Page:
India serves as a humungous market for the development and growth of EVs. Just like the existing plants for conventional vehicles, many foreign auto-makers will be seen setting up EV operations in India. The government has chalked a plan to aid its electric mobility mission by creating a specialized workforce, which aims at generating over 10 million jobs.

In the rest of the world, the EV industry is already thriving! By 2030, the US is expected to witness a rise of 130,000 to 350,000 engineering jobs in the electric vehicle industry alone. Tesla has launched an education program to train a new generation of electric car technicians that will be employed at their 100+ centers across the globe.


As a young and developing industry, there are no defined profiles for electric vehicle engineer jobs. Electric vehicle companies ideally look for graduate engineers with proficiency in domains like EV safety, software, motor calibration, power electronics, and mechanical design.

To understand the various EV fields associated with popular engineering branches, you can review the table below:

Engineering Branch Associated EV Fields
Chemical Engineering Manufacturing of Lithium Ion cells, Battery pack development
Computer Science & Engineering Developing algorithms for Battery Management System (BMS), Making IoT Modules for sharing real-time data generated by EVs
Mechanical Engineering Vehicle and Parts Design, Thermal systems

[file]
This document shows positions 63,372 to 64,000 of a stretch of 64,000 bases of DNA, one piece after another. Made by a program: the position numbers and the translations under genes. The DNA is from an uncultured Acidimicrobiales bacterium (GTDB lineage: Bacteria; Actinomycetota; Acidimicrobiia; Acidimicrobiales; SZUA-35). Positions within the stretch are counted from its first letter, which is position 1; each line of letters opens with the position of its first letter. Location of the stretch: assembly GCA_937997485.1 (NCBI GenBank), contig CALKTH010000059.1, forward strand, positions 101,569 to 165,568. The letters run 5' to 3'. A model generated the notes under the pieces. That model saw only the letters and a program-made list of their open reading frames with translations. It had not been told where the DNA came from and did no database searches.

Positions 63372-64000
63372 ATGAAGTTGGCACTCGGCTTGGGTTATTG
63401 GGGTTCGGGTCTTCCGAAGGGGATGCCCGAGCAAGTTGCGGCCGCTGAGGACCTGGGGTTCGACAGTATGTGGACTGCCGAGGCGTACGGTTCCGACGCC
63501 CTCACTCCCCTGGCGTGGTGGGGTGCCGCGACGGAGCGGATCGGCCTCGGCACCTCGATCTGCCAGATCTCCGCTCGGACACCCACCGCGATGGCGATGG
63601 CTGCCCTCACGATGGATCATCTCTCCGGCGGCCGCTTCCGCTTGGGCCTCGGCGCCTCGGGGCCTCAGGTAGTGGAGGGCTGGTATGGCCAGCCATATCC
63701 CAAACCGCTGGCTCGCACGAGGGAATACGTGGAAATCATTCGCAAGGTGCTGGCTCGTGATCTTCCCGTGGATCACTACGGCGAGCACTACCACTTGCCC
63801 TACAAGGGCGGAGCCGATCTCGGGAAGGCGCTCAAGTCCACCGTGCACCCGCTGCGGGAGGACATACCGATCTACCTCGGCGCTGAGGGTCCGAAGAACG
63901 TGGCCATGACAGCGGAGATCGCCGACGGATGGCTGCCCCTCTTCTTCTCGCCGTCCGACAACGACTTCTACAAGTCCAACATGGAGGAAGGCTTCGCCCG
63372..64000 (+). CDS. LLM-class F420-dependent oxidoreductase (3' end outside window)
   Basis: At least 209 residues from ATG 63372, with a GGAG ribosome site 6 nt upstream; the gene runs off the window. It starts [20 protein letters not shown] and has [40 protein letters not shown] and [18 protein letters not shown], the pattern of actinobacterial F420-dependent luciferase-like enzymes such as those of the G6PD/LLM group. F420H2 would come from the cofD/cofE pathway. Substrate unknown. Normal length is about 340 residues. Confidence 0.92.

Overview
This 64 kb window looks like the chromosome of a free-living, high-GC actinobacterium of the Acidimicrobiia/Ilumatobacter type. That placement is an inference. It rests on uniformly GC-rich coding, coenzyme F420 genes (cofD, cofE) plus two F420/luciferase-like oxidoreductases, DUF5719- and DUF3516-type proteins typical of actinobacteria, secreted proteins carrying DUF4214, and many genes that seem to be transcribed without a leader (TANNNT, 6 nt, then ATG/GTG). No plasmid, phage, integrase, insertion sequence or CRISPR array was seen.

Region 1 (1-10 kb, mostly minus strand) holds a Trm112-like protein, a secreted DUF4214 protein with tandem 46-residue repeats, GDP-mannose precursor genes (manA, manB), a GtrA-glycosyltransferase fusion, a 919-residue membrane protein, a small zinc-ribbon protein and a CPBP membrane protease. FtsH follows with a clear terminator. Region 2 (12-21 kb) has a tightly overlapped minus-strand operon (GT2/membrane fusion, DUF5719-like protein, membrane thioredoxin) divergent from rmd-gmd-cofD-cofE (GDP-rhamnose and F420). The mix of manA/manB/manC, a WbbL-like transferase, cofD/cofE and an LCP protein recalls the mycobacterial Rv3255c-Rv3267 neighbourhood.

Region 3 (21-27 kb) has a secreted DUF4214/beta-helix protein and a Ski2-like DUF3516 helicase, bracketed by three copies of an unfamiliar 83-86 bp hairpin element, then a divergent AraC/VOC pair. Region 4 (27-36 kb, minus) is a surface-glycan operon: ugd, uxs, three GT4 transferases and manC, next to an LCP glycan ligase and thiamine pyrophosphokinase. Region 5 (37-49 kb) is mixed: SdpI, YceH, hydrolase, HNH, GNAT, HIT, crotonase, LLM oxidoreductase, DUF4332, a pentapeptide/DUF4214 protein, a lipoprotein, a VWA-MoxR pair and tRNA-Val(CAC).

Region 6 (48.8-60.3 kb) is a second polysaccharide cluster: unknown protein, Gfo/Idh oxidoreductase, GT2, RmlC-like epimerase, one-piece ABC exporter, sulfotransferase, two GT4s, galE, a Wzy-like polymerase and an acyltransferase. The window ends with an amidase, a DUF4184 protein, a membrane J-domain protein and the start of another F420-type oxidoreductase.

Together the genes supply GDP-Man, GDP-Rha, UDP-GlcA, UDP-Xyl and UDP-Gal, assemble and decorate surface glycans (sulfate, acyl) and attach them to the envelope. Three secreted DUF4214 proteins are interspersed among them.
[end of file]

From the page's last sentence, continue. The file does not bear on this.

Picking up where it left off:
Electronics & Communication Engineering Power electronics in drivetrains, Developing firmware for Battery Management Systems
Electrical Engineering Motor technology and design, Charging technology

What Does It Take to Become an EV Expert?

An engineering degree prepares you to develop a vision for EVs. But for that idea to come to fruition, you need specialized training that takes you through the intricacies of EV technologies.

The course work for EV is derived from traditional electronics and electrical engineering curriculums. But to understand the core concepts and develop practical thinking, you need to specialize in drivetrain tech, battery management systems, and power systems.

Combining these specializations with advanced training in physics, parts design, and mathematics makes you fully qualified for a career in EVs.


  • Hybrid vehicle design
  • Computational design
  • Drivetrain design and analysis
  • Mathematical simulations
  • Thermal management systems

Why Don’t Indian Colleges Provide Courses in EV?

Effective courses for EV design and manufacturing explore every aspect of EVs, like drivetrains and battery management systems. Students need hands-on training for the latest software, in-depth tutorials of commonly used materials in EV parts, and a strong foundation in the fundamental premises of EVs. Currently, Indian colleges lack the basic infrastructure to facilitate these requirements, let alone specialized courses.

As the EV industry is ever-evolving, students need to be on the pulse with the latest trends and innovations. The only way to do this is to engage students in industry-relevant projects that introduce them to the inner-workings of the EV industry.